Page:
How to correctly refer arguments of macro in nested quote?

question
#1

Suppose I just want to do something like f(x, ind) = x[ind] = 5.0, I could write a similar macro like this:

julia> macro foo1(data, index)
           esc(quote
               $data[$index] = 5.0
           end)
       end
@foo1 (macro with 1 method)

julia> d1 = zeros(10);

julia> @foo1(d1, 3)
5.0

julia> d1[3] == 5
true

However, if I want some intermediate variable involved in it, like:

function foo2(data, index)
    newindex = index * 2 # or other types of manipulation
    data[newindex] = 5.0
end

I try to write the following:

julia> macro foo2(data, index)
           newindex = gensym(:newindex)
           esc(quote
               $(newindex) = $(index) * 2
               quote
                   $$(data)[$$(newindex)] = 5.0
               end
           end)
       end
@foo2 (macro with 1 method)

julia> d2 = zeros(10);

julia> @macroexpand @foo2(d2, 3)
quote
    #= REPL[16]:4 =#
    ##newindex#365 = 3 * 2
    #= REPL[16]:5 =#
    (Core._expr)(:block, $(QuoteNode(:(#= REPL[16]:6 =#))), (Core._expr)(:(=), (Core._expr)(:ref, d2, ##newindex#365), 5.0))
end

Notice that the final expr has d2 in it instead of :d2, which the later is what I want. This isn’t setting the d2 actually. How can I achieve this? I checked this post but it doesn’t deal with this situation.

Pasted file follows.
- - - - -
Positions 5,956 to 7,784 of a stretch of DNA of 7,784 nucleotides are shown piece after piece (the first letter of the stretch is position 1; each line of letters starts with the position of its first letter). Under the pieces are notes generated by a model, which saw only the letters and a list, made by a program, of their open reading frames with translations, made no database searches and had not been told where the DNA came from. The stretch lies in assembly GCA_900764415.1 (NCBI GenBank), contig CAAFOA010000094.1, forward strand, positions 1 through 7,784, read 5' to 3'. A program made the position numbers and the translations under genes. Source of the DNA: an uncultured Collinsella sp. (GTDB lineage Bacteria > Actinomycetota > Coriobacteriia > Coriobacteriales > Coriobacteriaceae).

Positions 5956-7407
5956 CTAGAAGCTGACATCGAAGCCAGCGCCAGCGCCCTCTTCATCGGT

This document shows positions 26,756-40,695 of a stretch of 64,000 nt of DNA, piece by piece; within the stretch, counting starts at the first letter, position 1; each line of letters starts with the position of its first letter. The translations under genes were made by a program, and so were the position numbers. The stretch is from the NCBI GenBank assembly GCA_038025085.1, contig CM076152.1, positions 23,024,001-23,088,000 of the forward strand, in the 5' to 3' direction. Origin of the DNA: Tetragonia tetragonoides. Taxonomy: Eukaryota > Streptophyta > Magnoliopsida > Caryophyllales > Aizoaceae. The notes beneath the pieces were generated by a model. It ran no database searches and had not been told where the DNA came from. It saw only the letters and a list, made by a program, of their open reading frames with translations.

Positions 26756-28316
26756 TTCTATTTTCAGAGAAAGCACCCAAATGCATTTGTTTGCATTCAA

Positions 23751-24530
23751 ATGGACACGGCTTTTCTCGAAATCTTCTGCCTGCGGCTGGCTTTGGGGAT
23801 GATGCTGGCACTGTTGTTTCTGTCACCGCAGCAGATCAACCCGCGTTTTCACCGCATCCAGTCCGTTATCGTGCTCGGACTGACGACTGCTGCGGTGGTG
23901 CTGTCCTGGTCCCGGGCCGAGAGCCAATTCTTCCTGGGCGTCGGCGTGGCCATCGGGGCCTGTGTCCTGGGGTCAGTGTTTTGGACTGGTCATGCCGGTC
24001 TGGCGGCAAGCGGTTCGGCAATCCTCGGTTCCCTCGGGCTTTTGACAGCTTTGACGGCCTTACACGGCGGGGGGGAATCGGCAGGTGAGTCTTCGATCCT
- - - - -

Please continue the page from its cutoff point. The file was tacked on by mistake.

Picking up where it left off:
Thanks!

#2

I just solve this by following:

julia> macro foo4(data, index)
           quote
               newindex = $index * 2
               $(data)[newindex] = 5.0
           end
       end
@foo4 (macro with 1 method)

julia> d3 = zeros(10);

julia> @foo4(d3, 3)
5.0

julia> d3[6] == 5.0
true

where I got a great help from this tutorial.

#3

I may be missing something, but you don’t need a macro for this.

#4

I was trying to implement a callback function to incrementally write the output to a hdf5 file in DifferentialEquations.jl, hence I need a macro to generate that function (binded with some static variable by using let). So this is one of the ingredients where it came from.

#5

I still don’t see why you need a macro, instead of a callable struct or closure.

#6

You are right, I seem to make the problem more complicated. Nevertheless, this “detour” actually makes me learn something else.